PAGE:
Numerous specific activities are described in the book, most of which could be tried in a local woodland or park, and this makes it a useful resource to dip in and out of at leisure. These activities include a breathing exercise, a reflection on an element of the surroundings such as a stone or twig, following animal tracks, finding a familiar ‘sit spot’ to which one returns for 20 minute observations over a long period of time, a ‘tea ceremony’, and using zoom and time lapse videos on your phone. There are a lot to try, and these can be practiced flexibly, and joined together to make a ‘forest bathing experience’ that one can repeat alone or share with a group. This practical approach is something that sets this book apart from some of the more theoretically and research oriented books published in recent years about nature and human health.
Coed Lleol / Small Woods and ‘forest bathing’
For anyone who has engaged with Coed Lleol / Small Woods, including on our Actif Woods Wales project, there will be elements of Amos Clifford’s ‘forest bathing’ that sound familiar. For example one of our leaders, Lymarie, has led some popular ‘mindfulness in nature’ sessions in Neath Port Talbot and Swansea, which utilise breathing exercises and carefully noting how the woodland engages all five senses. At Coed Lleol / Small Woods we don’t, however, tend to use the terminology of ‘forest bathing’ (or forest therapy, or Shinrin-Yoku) to describe our activities. You will find that we talk about ‘Social Forestry’, which has some important differences to other models of wellbeing work in nature, such as Amos Clifford’s template.
Social forestry has a strong woodland skills emphasis, from a point of view of seeing conservation and woodland management as inseparable from the economic and social utility that these environments can have for their local communities. So, while Coed Lleol’s ‘social forestry’ can include recognisable elements of ‘forest bathing’ described in this book, to my mind it is more inclusive and socially engaged. For example Clifford’s model of forest bathing originates from a particular Californian context and assumes a certain level of ‘nature connection’ to be already present as a starting place. Social forestry of the type developed by Small Woods has an appeal to groups often excluded, disengaged or disconnected from green space, nature, and woodlands. This is something that is readily apparent in the range of Agored certified qualifications that are offered in our different locations in Wales.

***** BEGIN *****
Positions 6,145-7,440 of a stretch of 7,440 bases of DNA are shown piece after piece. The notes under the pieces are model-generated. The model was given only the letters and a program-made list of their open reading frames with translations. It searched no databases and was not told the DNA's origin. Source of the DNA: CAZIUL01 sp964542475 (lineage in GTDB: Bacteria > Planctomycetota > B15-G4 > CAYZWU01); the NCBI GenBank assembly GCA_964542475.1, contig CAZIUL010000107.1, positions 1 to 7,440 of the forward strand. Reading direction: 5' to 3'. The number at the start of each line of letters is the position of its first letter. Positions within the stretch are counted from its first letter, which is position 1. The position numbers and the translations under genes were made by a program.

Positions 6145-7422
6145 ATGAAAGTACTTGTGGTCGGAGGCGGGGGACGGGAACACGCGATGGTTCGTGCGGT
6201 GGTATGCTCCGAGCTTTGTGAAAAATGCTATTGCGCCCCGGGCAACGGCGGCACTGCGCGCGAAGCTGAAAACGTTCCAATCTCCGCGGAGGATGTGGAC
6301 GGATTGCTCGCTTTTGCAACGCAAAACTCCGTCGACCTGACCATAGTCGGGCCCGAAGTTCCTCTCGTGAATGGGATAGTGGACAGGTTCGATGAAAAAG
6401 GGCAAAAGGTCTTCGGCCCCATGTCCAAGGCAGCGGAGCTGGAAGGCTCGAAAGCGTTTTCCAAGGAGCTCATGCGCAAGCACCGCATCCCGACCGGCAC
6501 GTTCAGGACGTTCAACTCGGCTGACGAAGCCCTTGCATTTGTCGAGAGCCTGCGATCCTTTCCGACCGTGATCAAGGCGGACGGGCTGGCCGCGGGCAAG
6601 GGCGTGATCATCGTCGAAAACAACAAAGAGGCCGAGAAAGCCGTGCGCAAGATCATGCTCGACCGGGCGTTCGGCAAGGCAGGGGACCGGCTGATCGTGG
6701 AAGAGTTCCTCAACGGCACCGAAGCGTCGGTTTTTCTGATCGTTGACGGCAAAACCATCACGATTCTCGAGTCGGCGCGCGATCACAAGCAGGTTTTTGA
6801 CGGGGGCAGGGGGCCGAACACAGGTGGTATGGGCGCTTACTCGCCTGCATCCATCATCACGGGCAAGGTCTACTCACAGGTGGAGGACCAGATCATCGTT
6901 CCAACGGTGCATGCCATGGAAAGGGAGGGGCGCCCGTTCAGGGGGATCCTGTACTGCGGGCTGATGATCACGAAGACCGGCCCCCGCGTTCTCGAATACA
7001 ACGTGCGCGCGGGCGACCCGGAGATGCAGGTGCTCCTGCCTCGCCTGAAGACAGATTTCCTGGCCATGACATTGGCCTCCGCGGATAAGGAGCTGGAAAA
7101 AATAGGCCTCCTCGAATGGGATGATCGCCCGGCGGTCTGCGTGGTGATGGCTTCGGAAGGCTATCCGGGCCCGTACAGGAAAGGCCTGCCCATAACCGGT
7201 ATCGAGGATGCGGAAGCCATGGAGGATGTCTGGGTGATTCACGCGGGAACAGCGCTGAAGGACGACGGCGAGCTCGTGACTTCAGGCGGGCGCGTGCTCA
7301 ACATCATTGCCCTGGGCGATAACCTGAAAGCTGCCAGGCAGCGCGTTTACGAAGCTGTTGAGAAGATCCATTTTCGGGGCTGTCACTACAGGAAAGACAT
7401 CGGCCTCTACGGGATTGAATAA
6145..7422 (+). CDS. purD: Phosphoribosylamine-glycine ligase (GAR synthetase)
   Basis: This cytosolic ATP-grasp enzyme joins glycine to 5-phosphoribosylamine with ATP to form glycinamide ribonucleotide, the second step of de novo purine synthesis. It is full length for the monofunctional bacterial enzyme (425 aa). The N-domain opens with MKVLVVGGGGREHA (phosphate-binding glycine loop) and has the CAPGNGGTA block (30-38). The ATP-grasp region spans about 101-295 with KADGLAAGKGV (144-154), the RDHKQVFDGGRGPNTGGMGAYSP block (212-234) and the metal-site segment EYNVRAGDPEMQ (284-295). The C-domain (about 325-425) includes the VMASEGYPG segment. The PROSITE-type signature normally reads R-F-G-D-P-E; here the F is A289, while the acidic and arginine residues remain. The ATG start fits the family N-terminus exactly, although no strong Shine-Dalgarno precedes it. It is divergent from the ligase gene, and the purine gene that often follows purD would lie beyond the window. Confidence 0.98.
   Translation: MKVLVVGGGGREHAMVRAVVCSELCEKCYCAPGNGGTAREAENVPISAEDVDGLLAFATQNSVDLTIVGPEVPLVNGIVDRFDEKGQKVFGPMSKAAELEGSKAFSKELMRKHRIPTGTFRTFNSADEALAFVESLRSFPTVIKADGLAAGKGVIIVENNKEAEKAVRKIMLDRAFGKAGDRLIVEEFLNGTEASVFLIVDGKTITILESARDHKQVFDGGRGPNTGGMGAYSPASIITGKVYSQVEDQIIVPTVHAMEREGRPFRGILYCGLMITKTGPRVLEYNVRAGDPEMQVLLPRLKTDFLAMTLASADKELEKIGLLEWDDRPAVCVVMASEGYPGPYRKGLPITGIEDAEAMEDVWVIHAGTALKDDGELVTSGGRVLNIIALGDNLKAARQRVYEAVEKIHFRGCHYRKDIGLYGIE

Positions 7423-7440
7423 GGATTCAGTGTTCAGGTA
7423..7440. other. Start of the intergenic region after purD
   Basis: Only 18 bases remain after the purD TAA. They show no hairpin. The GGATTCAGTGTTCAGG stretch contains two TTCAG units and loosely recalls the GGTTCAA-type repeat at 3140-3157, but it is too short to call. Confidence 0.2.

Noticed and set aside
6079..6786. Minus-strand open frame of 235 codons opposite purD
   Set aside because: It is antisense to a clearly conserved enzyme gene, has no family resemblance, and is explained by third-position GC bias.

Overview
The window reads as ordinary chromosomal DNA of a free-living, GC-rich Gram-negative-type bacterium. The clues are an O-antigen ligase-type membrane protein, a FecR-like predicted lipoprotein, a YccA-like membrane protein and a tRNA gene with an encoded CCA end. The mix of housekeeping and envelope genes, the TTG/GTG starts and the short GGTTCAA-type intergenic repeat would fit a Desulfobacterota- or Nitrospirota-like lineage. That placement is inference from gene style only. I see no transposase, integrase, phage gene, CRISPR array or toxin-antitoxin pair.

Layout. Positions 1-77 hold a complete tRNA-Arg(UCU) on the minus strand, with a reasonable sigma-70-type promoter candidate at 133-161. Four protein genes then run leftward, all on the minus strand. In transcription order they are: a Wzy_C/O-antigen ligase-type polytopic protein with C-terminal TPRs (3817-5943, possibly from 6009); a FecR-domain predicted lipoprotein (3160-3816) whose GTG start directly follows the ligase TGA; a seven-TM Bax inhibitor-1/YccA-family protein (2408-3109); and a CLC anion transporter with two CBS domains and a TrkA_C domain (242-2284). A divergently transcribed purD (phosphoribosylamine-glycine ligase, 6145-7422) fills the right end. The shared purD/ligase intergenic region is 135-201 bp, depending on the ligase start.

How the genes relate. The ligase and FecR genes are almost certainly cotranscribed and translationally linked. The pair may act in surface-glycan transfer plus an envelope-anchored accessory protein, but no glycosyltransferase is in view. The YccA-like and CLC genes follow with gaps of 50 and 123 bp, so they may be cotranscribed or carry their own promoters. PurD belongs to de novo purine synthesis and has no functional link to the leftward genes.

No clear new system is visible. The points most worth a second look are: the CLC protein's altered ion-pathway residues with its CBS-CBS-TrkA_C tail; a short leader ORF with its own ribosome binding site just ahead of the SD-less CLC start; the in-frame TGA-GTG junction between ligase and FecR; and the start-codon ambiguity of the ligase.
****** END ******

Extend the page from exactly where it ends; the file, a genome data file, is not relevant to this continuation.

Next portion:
I think there is much to learn from Amos Clifford’s North American model of ‘forest bathing’, and I have been fortunate to meet many practitioners carefully adapting some of these practices to be more relevant in a Welsh context. Inspired by this, I enjoyed piloting an indoor ‘Shinrin-Yoku’ taster with a group at Mind in Neath last year. It would be great to hear from others how they are making ‘forest bathing’ work in different contexts, and if anyone tells me they have put I hot tub in their woodland I will smile and shake my head!
To discover online woodland activities with Coed Lleol / Small Woods during lockdown visit: www.coedlleol.org.uk